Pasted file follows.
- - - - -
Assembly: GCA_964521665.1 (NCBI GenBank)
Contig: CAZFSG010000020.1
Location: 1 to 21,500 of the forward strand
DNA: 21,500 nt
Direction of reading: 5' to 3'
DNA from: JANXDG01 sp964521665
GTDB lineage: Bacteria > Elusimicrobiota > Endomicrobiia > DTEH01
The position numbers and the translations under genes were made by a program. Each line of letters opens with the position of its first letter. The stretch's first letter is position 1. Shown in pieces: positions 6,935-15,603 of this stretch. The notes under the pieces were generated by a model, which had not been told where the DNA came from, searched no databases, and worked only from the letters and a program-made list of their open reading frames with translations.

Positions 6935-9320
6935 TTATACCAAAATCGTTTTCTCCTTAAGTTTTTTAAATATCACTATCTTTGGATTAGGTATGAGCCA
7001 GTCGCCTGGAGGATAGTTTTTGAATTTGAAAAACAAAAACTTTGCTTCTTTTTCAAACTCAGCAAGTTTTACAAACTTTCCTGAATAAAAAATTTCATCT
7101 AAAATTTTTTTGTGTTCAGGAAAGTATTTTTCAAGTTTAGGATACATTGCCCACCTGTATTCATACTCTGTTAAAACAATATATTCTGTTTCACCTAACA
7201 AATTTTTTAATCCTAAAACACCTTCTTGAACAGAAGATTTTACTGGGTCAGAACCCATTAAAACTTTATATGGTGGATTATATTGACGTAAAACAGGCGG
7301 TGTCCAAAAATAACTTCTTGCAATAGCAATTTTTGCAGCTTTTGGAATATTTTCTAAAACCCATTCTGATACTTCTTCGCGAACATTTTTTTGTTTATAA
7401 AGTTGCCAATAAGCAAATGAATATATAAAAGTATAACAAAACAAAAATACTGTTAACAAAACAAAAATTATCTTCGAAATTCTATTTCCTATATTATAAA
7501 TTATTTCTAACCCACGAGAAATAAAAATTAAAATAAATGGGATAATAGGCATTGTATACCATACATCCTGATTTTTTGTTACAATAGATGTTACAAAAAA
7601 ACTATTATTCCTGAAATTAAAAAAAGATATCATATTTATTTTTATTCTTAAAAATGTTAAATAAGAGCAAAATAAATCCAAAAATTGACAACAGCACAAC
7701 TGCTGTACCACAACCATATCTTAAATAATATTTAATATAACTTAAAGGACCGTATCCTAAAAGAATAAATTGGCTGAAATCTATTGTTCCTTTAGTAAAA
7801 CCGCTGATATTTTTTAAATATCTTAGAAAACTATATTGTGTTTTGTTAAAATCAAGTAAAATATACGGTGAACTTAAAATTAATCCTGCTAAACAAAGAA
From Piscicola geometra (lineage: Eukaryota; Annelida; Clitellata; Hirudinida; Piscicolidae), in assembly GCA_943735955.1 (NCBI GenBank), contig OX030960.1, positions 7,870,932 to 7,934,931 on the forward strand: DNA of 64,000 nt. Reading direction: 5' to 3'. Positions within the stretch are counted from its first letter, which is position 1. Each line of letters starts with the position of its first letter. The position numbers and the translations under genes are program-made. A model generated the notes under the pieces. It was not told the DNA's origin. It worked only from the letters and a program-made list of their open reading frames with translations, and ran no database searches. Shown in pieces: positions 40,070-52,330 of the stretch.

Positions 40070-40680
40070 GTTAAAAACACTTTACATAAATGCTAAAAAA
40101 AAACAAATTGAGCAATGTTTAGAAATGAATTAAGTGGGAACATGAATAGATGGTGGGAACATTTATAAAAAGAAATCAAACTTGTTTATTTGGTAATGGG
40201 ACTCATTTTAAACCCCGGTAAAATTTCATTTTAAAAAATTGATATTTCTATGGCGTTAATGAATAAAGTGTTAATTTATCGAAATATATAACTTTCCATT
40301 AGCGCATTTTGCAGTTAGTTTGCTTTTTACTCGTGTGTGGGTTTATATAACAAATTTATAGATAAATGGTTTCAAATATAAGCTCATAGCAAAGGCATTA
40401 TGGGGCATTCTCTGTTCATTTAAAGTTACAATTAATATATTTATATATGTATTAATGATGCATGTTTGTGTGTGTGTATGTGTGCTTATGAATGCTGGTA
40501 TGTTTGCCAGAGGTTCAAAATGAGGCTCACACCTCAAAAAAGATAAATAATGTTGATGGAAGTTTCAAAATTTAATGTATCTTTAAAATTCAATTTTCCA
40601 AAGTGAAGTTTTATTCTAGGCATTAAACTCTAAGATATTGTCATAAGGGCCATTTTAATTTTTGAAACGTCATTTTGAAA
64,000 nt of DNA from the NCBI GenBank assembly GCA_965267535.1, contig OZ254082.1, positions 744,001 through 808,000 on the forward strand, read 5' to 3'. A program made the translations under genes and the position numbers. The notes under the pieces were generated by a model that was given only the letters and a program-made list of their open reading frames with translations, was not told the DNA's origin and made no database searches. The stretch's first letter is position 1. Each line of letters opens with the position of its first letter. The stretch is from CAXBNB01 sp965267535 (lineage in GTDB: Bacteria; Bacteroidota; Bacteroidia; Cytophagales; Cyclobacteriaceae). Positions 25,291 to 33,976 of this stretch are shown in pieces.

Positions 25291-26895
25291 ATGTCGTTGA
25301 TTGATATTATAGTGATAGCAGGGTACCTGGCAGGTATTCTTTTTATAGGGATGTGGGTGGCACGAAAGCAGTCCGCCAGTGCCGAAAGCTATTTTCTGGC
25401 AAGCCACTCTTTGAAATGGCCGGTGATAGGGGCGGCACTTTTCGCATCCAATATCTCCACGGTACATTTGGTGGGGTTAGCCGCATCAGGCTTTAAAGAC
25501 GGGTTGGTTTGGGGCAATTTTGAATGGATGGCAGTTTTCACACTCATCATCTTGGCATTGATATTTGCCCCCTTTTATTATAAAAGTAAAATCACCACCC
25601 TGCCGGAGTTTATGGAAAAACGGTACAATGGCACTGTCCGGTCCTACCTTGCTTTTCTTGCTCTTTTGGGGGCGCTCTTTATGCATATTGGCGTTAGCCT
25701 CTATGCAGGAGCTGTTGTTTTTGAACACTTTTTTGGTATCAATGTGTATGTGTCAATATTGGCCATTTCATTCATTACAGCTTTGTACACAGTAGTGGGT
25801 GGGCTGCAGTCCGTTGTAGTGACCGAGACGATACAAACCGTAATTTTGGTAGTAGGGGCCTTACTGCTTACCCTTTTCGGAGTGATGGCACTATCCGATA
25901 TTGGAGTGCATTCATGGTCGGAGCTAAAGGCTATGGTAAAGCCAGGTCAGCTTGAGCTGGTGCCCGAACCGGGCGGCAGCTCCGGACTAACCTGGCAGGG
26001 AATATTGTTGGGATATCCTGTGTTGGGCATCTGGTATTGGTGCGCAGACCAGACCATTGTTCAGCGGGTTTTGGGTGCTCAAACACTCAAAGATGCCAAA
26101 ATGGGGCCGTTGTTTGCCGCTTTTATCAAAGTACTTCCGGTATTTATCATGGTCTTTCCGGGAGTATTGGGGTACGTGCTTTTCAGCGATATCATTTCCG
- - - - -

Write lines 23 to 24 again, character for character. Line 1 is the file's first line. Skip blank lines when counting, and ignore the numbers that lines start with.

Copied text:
40101 AAACAAATTGAGCAATGTTTAGAAATGAATTAAGTGGGAACATGAATAGATGGTGGGAACATTTATAAAAAGAAATCAAACTTGTTTATTTGGTAATGGG
40201 ACTCATTTTAAACCCCGGTAAAATTTCATTTTAAAAAATTGATATTTCTATGGCGTTAATGAATAAAGTGTTAATTTATCGAAATATATAACTTTCCATT